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Robots for inspecting pipes could help repair U.S. infrastructure

The amphibious bot will identify the worst problems that need solving first

In the next thirty years, some one million miles of pipes in the U.S. are predicted to fail at a replacement cost of more than $1 trillion, according to the American Water Works Association. But optimizing those repairs and bringing down the price tag may not be a pipe dream.

California-based startup HiBot has developed an intelligent, amphibious robot to snake around aged pipelines and assess everything from the thickness of the pipe’s walls to flow rates, soil conditions, and the impact of weather. It also has a little camera on the front so that operators can get an inside view of any damage or corrosion.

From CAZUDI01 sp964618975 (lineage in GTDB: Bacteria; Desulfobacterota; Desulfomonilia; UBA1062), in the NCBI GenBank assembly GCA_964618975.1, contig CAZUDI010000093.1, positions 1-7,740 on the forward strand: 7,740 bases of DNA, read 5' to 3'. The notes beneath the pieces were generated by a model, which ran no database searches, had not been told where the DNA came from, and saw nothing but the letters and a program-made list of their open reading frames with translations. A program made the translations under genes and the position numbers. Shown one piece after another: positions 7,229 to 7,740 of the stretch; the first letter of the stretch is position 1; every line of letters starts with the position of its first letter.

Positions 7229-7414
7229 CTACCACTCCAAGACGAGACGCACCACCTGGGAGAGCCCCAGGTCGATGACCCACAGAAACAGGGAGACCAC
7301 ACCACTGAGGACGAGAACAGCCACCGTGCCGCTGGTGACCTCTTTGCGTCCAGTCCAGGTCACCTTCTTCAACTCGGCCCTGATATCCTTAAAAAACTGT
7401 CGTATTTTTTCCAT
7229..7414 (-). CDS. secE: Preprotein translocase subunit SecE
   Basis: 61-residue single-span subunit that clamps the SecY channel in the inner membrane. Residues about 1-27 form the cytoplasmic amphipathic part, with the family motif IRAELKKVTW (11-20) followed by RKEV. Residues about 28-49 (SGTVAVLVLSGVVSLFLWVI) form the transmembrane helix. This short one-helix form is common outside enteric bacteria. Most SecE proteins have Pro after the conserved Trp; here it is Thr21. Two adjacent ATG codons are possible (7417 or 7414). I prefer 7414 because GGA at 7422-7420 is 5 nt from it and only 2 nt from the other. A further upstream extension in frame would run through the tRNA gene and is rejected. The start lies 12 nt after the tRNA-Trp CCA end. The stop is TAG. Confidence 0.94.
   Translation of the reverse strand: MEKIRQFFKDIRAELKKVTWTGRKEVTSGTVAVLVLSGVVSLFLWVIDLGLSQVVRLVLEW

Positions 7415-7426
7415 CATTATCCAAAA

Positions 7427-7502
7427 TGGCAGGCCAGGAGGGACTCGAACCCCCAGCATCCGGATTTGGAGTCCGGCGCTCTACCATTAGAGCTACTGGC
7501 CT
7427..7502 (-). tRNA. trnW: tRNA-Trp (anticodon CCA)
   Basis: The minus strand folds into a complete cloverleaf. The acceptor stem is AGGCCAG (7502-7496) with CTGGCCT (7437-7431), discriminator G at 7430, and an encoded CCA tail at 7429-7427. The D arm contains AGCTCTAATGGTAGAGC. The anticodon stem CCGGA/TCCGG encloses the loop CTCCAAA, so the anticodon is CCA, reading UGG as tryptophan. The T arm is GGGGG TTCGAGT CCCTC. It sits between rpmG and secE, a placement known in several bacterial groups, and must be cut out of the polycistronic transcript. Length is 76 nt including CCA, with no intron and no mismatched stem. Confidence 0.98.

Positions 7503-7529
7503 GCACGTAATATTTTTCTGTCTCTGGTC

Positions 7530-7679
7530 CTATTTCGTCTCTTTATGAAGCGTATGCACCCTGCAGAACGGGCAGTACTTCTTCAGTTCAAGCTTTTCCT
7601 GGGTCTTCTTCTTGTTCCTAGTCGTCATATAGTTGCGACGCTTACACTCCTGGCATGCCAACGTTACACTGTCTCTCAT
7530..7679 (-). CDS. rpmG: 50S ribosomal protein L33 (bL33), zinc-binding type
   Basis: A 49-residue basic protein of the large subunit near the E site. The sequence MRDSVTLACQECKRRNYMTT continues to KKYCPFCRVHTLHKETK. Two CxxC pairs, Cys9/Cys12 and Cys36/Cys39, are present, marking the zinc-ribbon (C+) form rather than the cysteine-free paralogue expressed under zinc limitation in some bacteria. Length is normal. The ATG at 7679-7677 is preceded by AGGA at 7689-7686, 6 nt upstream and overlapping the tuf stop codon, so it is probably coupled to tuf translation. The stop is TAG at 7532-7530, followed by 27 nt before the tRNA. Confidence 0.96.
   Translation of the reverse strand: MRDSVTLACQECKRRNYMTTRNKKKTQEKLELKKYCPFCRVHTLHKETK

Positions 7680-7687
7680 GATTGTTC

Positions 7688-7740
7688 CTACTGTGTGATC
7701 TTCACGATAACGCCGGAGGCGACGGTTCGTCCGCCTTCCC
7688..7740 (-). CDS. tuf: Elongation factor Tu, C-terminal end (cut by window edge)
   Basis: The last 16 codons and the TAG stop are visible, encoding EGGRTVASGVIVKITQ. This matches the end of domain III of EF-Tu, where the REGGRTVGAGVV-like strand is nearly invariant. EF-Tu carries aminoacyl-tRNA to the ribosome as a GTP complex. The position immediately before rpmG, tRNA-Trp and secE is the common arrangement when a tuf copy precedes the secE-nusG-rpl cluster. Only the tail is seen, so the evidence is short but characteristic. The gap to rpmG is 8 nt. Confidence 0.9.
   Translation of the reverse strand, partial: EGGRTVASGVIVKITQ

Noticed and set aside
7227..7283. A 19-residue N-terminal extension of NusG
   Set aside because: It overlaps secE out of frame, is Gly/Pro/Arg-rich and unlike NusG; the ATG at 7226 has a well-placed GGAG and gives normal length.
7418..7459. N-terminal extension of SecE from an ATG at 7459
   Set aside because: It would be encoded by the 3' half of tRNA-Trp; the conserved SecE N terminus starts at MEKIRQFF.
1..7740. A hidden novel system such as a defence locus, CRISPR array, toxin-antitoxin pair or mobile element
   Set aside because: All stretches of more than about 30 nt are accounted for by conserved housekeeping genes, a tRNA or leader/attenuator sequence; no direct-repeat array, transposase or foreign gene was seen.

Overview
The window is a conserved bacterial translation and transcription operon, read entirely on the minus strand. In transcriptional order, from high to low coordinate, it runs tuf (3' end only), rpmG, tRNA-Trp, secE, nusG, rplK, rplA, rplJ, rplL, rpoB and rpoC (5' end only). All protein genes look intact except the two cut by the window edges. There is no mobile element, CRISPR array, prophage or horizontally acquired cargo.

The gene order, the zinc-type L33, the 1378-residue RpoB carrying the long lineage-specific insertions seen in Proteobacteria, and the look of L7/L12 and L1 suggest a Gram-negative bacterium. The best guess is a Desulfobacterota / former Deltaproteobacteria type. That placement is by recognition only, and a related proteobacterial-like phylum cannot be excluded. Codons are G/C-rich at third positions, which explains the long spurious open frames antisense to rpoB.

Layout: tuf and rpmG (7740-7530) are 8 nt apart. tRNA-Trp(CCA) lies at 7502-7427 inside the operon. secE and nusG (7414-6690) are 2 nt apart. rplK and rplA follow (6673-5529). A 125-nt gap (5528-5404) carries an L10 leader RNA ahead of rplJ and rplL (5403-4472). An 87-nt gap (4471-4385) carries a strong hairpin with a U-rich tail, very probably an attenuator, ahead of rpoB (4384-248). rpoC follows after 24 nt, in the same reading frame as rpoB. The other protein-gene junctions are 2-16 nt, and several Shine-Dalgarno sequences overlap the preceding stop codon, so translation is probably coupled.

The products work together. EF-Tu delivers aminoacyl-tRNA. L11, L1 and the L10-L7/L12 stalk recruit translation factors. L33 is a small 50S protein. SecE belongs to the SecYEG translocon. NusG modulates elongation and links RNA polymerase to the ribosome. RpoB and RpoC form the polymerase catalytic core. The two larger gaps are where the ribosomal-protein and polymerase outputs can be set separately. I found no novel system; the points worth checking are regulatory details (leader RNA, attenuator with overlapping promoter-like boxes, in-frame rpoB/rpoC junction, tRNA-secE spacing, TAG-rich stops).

The goal is to be able to strategically identify which pipes need replacing most urgently, thereby optimizing resources to fix the worst problems before wasting cash and time tearing up a system that could’ve lasted another fifty years.

Lars Stenstedt, HiBot's vice president of business development tells CNBC that spending “around dams, road, and bridges” is all well and good. “But nobody can go 24 hours without clean water.”

The company is already testing its products in California and has plans to expand nationwide later this year.

HiBot researchers at a site in Oakland, California
HiBot via Facebook

Via: Construction Dive, CNBC